Sometimes light verse that looks at contemporary subjects can project a sense of “Oh, you crazy kids with your Blackberrys and Tetris and vaper cigarettes!” However, one of the strengths of this book is that O’Carroll is very much a person of his time, and he rides the line between light verse and serious impact in a way that feels fresh and incisive. “Tattooist’s Tale” is a persona poem in which the artist discusses bad decisions he’s been asked to cover up. “Theology” lays out six perfect light-verse lines on both the wonderment that creates the need for a god and the human impulses that religion tries to control. On a similar theme, “Postcards from the Afterlife” is a sixteen-line monorhyme (O’Carroll is a whiz at these: see “Elementary” with its fifteen rhymes for “Mendeleev”) in which the speaker’s vision of heaven is so blissful and egalitarian that he wonders how he made it in.
His parodies encompass everything from Keats’s tombstone (“writ in H2O”) to the Owl and the Pussycat’s honeymoon to “Toke Me Out to the Ball Game,” in which he imagines how Major League Baseball’s decision to remove marijuana from its list of banned substances will play out on the field. If I tell you this poem might also have been named “Casey at the Bong,” you’ll know how the parody goes.
As readers of Light will know, O’Carroll loves wordplay, and his use of short, light-verse forms like limericks and double dactyls is delightful. The section of the book called “Abracadabratude” is all double dactyls, and mighty sophisticated ones at that. Where else have Titus Andronicus, Anthony Hecht, and Xaviera Hollander been in such close quarters? That last one gets in “pubococcygeus,” which deserves an entry in the Dactyl Hall of Fame. Even in the giggly bits, however, O’Carroll makes us think. “Monticello Updates the Exhibits” includes the line “Also consensual?” which is probably enough to convey to you the gist of the verse. Similarly, “Filmericks” unpacks famous movies. The limericks about The Graduate and Star Wars are especially good. A pair of limericks makes up “Balcony Scene,” in which Shakespeare’s young lovers go full-on high-school-behind-the-bleachers with rhymes like “Verona” and “gives me a bona.” (The third rhyme in that stanza I will leave you to discover. It doesn’t disappoint.)
On the more serious side, O’Carroll includes a complex poem about Arab Spring in 2011 and its reliance on social media to share news. He contrasts the age of the civilization with the technological wizardry of its youth in part by crafting the poem in rubaiyat stanzas such as this:
A Book, a Loaf, a Jug—Youths might desire
These Luxuries, but All that they require
Is Access to the Websites where they seize
And reprogram this Scheme of Things entire.
The poem finds room in its ancient form for Facebook, and for the courage demonstrated by the young, which makes it urgent and timeless. Its ending plays with hope in ways painful and beautiful.
O’Carroll also articulates how poetry does make things happen (sorry, Wystan), even if those responsible for it don’t always acknowledge their responsibility. “On a White Conceptual Poet’s Performance of Michael Brown’s Autopsy Report” is a necessary and devastating couplet criticizing Kenneth Goldsmith’s 2015 coup de théâtre. “To a Defender of Poetic Tradition” calls on the carpet those who dismiss spoken-word and slam poetry out of hand. What’s amazing about this piece is that it looks like tidy, formal rhymed couplets on the page, but read aloud, it has the internal rhymes and rhythms of a spoken-word piece.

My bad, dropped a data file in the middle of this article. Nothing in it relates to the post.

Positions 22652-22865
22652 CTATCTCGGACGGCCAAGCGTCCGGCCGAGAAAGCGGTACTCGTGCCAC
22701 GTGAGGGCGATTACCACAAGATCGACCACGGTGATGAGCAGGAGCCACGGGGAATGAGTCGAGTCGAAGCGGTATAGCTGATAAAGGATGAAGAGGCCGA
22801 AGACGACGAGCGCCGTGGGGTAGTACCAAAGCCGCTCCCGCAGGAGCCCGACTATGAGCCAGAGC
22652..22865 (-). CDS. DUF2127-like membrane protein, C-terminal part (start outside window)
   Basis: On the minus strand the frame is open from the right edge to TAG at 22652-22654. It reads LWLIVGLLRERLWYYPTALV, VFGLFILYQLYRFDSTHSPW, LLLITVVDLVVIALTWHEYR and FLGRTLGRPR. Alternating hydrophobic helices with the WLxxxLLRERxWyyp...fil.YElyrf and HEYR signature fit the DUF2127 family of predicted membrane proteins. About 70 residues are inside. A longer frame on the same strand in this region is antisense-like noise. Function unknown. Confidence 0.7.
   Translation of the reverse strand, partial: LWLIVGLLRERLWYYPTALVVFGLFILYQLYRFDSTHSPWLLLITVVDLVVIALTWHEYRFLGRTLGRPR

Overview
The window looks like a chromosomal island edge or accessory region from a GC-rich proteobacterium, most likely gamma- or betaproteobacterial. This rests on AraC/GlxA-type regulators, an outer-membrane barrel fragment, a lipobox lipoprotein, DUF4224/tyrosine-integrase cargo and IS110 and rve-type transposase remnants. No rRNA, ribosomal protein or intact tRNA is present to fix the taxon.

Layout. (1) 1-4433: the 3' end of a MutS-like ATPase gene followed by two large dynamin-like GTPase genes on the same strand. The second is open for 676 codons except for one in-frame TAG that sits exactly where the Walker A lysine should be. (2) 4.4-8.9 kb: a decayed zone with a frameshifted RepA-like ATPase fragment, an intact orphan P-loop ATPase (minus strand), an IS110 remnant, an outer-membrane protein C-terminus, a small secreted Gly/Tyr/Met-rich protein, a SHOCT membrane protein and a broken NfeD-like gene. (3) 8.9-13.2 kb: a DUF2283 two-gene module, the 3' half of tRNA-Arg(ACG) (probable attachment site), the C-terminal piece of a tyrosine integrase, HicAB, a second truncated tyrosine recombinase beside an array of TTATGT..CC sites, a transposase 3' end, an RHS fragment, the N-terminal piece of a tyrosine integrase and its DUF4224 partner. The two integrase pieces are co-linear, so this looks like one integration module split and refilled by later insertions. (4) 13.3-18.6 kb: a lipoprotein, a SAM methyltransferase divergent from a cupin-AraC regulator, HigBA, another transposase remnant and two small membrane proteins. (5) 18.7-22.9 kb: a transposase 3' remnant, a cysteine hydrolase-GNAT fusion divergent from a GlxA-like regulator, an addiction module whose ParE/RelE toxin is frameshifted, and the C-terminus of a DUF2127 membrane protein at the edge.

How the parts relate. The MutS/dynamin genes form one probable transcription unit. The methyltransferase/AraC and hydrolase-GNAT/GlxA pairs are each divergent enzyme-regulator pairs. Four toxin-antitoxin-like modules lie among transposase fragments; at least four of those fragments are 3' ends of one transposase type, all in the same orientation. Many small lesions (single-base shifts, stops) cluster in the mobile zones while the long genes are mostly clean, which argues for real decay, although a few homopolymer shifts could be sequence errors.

It’s generally unwise to generalize
About whole genres when you criticize.
is just one example. The mic drop at the end is epic.
One last note on another kind of poem in this book: O’Carroll’s very good at writing sensuality, and in Abracadabratude, he does it in many different ways. “Credo” is a straight-up love poem, and “Touch Acrostic” takes a light-verse approach, conflating the keyboard and the body in a way all writers will appreciate, asking the beloved to
Have at me with your practice and precision.
Jolt me in high-speed bursts with pinpoint aim.
Key in coordinates for sweet collision.
Finally, “Ditch Lily,” one of my favorites in the book, describes a flower on first reading but then disturbs the imagination until the flower becomes a woman, and the poem still applies.
This is a rewarding book both in terms of craft and subject. Its breadth of funny, feeling, and philosophy constitutes quite a journey.
That Shakespeherian Rag, by Edmund Conti. Kelsay Books, 2021.
I first met John Mella, the founder of Light, in the mid-‘90s, and I became a subscriber to the journal soon after. While preparing to review Edmund Conti’s new book, I went through all of the old print issues I’ve saved (which is not a complete set but collects enough dust to be impressive), and Conti is in all of them. Therefore, I think even the most persnickety logician would agree that to be a Light reader is at minimum to be accepting of the work of Edmund Conti, though rabid fandom is substantially more likely, Q.E.D.
After decades of being the ur-poet at Light, Conti published his first full collection in 2018 and has now blessed us with another. I mean that sincerely. This book is a treasure chest of all the things that made you open up every new issue of Light (okay, “click on,” you unromantic heathen) and search for the Cs. That Shakespeherian Rag takes its title, of course, from T. S. Eliot’s “The Waste Land.” The next lines in that poem are “It’s so elegant / So intelligent”—just like this book. “Elegant” may seem like an odd word for a book of verse, but when a smart person isn’t afraid to be silly, his readers find themselves gleefully diving into poems which, in less capable hands, would be downright undignified.